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Crime tops downtown living concerns

Roughly 60 percent of respondents to this week’s RBJ Daily Report Snap Poll say concerns about crime would dissuade them from moving downtown or remaining a downtown resident.

Limited downtown stores and services ranked second on the list of concerns, followed by poor-performing city schools.

A recent RBJ Power Breakfast event focused on the revival of residential real estate in downtown Rochester. More than 6,100 people now live downtown, nearly double the population in 2000, and a number of residential projects are in the works. Among them:

  • Tower280, the renamed Midtown Tower, a joint venture of Buckingham Properties and Morgan Management that will have close to 180 trendy apartments on its upper floors;
  • The Sibley Building, a redevelopment project by Boston-based Winn Development Inc. that will have high-end apartments and senior housing;
  • 88 Elm St., 50 Chestnut St. and the Hiram Sibley building, all projects of DHD Ventures LLC;
  • Charlotte Square, a development by Home Leasing LLC with plans for upscale apartments and for-sale townhomes; and
  • Chase Tower, whose new owner—Gallina Development Corp.—plans 130 to 150 residential units.

Of those who responded to this week’s poll, 8 percent live downtown, and nearly a third don’t currently live downtown but are interested in living there.

Nearly two-thirds of those interested in making downtown their home say they would prefer to own rather than rent.

More than 620 readers participated in this week’s poll, conducted May 18 and 19.

Do you currently live in downtown Rochester or have interest in living there?
Live in downtown Rochester: 8%
Do not live downtown, but have interest in living there: 32%
Do not live downtown, and do not have interest in living there: 60%

If you live downtown or have interest in living there, what is your preference: rent or own?
Own: 63%
Rent: 37%

What factors would dissuade you from moving downtown or, if you already live there, remaining a downtown resident? (Respondents selected all that applied.)

  • Crime concerns: 61%
  • Few downtown stores and services: 58%
  • Poor-performing city schools: 40%
  • Family, friends do not live downtown: 27%
  • Costs: 6%
  • Limited residential options currently: 25%
  • Other: 12%

For information on how the Snap Polls are conducted, click here.

We moved from the suburbs with our young kids (ages 14 and 12). Both kids are attending a private school. So there was no need to pay high school taxes in Penfield. We have everything at our fingertips: Red Wings baseball, Amerks hockey, basketball, theater, festivals almost every weekend. Not to mention some of the best local eateries around! I hope I never have to move back to the suburbs!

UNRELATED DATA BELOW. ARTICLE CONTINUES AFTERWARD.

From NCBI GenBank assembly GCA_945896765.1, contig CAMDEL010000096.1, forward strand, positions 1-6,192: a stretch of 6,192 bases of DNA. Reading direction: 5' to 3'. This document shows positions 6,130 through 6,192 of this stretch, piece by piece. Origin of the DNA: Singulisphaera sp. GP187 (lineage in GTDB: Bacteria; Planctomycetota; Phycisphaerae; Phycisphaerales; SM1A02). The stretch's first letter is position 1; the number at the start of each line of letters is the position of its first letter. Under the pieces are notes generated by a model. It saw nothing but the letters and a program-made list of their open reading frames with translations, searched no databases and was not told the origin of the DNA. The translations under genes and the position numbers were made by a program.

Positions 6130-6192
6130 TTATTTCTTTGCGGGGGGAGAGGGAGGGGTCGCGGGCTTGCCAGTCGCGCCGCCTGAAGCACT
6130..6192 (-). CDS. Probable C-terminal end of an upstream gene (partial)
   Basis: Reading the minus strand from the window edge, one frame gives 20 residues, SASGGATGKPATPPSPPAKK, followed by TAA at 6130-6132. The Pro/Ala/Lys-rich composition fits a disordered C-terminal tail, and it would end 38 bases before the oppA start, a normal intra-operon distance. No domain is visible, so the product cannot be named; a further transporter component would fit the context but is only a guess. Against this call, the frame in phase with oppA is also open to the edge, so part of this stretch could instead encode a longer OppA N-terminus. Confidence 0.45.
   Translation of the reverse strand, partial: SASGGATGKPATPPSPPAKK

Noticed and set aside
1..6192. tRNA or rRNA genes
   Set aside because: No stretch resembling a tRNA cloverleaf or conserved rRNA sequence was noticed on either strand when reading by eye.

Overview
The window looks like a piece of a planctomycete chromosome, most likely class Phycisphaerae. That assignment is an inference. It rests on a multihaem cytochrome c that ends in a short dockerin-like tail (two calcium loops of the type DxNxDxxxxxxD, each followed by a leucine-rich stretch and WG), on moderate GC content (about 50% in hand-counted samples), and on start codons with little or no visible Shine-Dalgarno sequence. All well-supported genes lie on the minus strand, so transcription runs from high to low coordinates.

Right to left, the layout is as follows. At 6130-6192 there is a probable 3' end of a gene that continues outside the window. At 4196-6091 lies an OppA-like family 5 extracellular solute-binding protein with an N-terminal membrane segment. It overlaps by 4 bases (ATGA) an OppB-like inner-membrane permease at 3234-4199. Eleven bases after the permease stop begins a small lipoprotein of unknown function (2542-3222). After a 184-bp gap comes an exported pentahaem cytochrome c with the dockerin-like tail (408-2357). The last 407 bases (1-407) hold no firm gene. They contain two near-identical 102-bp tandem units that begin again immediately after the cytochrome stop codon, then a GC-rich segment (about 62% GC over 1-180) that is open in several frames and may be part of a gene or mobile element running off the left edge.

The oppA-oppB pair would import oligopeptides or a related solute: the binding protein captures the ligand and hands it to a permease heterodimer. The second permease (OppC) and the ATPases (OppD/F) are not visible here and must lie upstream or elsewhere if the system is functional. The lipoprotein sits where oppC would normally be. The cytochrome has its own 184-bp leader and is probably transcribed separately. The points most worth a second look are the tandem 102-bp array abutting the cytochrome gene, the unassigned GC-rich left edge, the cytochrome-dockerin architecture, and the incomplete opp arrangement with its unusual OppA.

—Donald Swartz

I live downtown and love the convenience of being near most everything. The city schools would be a barrier for many, but I have no children.
—Paul Haney

I think living downtown could be great, and I know people who do live there. I like my yard and garden space, though, and living on a residential street close to downtown.
—Margie Campaigne, Margie’s Green Home Consulting

When Bob Duffy and the City Council killed the Renaissance Square project, my interest in downtown dropped considerably. It would have been a great project for that central stretch of Main Street, which is such an eyesore. Having said that, I love the Eastman Theatre and Gibbs Street area and would consider moving there in retirement if the city did something about the dark, dirty streets and crime.
—Bob Sarbane

Rochester’s downtown is becoming more livable again, especially on the outskirts of downtown. If I could find a loft condo with an open floor plan, for sale rather than for rent and multiple bedrooms with 2,000 square feet or more, I’d consider moving.
—Lee Drake, CEO, OS-Cubed Inc.

I work downtown, and my daughter attends a high school that is not far from the downtown area. We would love to live in the downtown area.
—Catherin Ray

There’s an electric and eclectic buzz downtown, and it continues to get better. Frankly, the suburbs are boring and sterile. If you don’t have anything keeping you anchored to the ’burbs, come downtown where all the “cool kids” play.
—Rich Calabrese Jr., Rochester.

We loved living in Brighton for many years, but living downtown is the best thing we ever did. The neighbors are great and we walk wherever we want to go.
—Tom Fink

The East End area is really attractive; Hart’s and Wegmans are convenient, the condos seem nice, doesn’t feel like a high-crime area, and there’s plenty of nightlife—my wife and I would consider it as we gracefully age.
—Lou Calarese,
Applied Audio & Theatre Supply

If I were younger, childless, not already a homeowner, and not deeply involved in my current community, I would live downtown in a heartbeat. For better or for worse, however, that ship has long sailed.
—David Englert, Sodus

Nice to see some momentum for downtown and city living, but so much more to do. Hopefully more work will be done north and west of downtown as well (outside the Inner Loop) where poverty persists at such an extreme level. Once families feel comfortable staying/moving downtown and into the city is when real change will take place.
—Keith Newcomer

I’ve read that to revitalize an area like downtown Rochester, you need 10,000 people. At 6,100, we are over halfway there. With Buckingham Properties still investing in mixed-use developments, we should soon reach that 10,000-person goal. At 10,000 citizens, the restaurants and stores begin to come on their own, without any federal, state or city subsidies.
—Clifford Jacobson M.D.

5/22/15 (c) 2015 Rochester Business Journal. To obtain permission to reprint this article, call 585-546-8303 or email rbj@rbj.net.


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